Because of its organization into lessons, Taming Your Zills is a great DVD to incorporate into a practice routine. In about ten minutes, you can complete one lesson and its exercise, so you can also work on the rest of your dance. I also like that the exercises vary between full-body dancing drills and ones that can be done with arm movements only, or even just with hands. This means that when I’m a little lazier or tired, I can practice a bit without getting out of my chair.

Aslahan 2

While Aslahan only covers three actual rhythms, she gives you the tools to build on what she shows. I really like being able to play along with someone or with a video, but I also found myself pausing the video and practicing on my own at different paces. It’s a DVD to use for a while. You could do the drills along with her but substitute different dance moves, or you could take the patterns she uses and practice them with other rhythms you learn.

Aslahan’s Taming Your Zills is a pedagogically smart and very useable instructional DVD. She makes me even me feel that, little by little, I could learn to dance with zills! Two performances round out the video and offer inspiration.

You can find Taming Your Zills on Amazon, and you should also check out Aslahan’s site, www.aslahan.com!

Claudina Calligraveil double veil bellydancing

Review of Claudina’s Calligraveil: Single and Double Veil Dance Instructional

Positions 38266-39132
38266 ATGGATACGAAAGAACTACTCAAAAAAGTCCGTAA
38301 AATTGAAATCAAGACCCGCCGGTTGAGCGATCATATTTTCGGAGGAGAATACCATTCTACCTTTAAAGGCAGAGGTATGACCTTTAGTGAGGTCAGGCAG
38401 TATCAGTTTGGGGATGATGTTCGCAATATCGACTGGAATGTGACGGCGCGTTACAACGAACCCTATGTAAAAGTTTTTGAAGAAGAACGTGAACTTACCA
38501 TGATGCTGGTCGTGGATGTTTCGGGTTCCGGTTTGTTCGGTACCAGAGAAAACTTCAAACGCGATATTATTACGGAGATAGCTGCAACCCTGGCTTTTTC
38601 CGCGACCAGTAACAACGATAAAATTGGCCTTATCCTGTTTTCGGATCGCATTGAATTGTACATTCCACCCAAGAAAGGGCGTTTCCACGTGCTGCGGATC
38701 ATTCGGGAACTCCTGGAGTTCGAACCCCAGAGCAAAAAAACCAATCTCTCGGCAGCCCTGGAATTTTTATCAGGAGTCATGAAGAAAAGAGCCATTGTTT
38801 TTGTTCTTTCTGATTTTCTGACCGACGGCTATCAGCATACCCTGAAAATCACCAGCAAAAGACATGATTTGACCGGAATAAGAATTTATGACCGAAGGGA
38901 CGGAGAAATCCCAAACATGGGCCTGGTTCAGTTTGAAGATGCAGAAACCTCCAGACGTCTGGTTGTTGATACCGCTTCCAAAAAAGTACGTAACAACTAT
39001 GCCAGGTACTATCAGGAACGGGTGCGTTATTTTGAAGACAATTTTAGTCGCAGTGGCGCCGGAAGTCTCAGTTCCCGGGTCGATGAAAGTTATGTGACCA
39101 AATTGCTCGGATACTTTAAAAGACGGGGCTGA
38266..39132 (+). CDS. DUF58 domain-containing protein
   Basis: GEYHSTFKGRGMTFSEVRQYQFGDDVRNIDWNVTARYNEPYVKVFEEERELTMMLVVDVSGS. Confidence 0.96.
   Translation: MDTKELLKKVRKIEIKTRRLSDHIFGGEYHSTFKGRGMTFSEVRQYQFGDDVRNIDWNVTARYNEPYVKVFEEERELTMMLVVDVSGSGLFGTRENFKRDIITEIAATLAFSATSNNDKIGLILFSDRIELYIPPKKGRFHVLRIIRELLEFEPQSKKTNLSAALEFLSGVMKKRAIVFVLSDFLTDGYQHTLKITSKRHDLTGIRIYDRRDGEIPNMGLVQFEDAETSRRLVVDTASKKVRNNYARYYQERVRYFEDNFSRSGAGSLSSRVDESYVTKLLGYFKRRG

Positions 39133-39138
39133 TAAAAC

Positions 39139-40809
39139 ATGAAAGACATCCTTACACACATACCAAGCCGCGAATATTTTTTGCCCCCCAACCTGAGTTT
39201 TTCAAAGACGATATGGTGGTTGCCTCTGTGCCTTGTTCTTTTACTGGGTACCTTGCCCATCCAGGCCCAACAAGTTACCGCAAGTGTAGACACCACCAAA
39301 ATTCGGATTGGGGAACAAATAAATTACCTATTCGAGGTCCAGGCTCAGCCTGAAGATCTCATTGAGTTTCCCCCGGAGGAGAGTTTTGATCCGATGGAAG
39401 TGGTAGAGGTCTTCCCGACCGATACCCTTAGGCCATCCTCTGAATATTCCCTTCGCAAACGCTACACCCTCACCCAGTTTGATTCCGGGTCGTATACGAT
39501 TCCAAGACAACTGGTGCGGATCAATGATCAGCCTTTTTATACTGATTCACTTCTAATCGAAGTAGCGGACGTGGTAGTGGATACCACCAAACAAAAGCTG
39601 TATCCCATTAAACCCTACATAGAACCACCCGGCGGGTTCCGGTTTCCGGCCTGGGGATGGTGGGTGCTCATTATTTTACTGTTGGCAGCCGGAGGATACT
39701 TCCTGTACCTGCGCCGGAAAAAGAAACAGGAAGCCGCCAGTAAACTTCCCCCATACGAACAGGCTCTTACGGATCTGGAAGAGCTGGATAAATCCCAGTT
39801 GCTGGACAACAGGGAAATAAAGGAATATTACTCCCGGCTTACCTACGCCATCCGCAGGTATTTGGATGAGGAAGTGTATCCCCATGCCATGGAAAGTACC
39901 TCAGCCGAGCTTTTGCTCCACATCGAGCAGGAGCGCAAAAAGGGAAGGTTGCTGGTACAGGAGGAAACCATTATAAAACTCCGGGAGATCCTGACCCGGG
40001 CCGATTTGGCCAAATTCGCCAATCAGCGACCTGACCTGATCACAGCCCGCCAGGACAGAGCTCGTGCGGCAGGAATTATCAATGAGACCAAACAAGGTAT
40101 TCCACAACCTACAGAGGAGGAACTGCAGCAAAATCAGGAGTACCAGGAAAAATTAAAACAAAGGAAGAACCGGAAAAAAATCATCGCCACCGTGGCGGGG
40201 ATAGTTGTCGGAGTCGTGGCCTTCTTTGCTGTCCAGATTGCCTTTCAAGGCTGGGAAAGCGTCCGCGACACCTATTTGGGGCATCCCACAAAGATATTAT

Readers of this blog may have noticed that it has spanned a few geographic locations. My very first posts were written when I lived in Connecticut, I then lived in NYC but didn’t write very much, moved to Dallas where I got pregnant and started writing about prenatal workouts during my leave, and I now live in Germany. (Are you tired yet? I’m tired.)

One of the goals I set for myself when I moved here and started taking classes from local teachers was to seek out and review more DVDs by European dancers. I know that many English speaking dancers are willing to get foreign-language bellydance instructionals, even in languages they don’t know, like Russian or Hebrew! But in fact, many dancers are now putting out videos in bilingual or even multilingual versions (like Meissoun of Zurich). And if you play the DVD on your laptop and it’s region free, you don’t have to worry about the PAL/NSTC issue that we used to have with VHS. It’s been my experience that there are some fantastic dancers and really great teachers here, and I’d very much like for them to be known more broadly.

Claudina Calligraveil bellydance performance

So, in keeping with that goal, today’s review is of a double veil DVD by the Weimar-based dancer Claudina, Calligraveil: Single and Double Veil Dance Instructional. Calligraveil is fully bilingual: menus and voiceovers (and there are only voiceovers) are done in both English and German. In fact, if you’re sick of language period, you also have the option of watching the tutorials with music alone.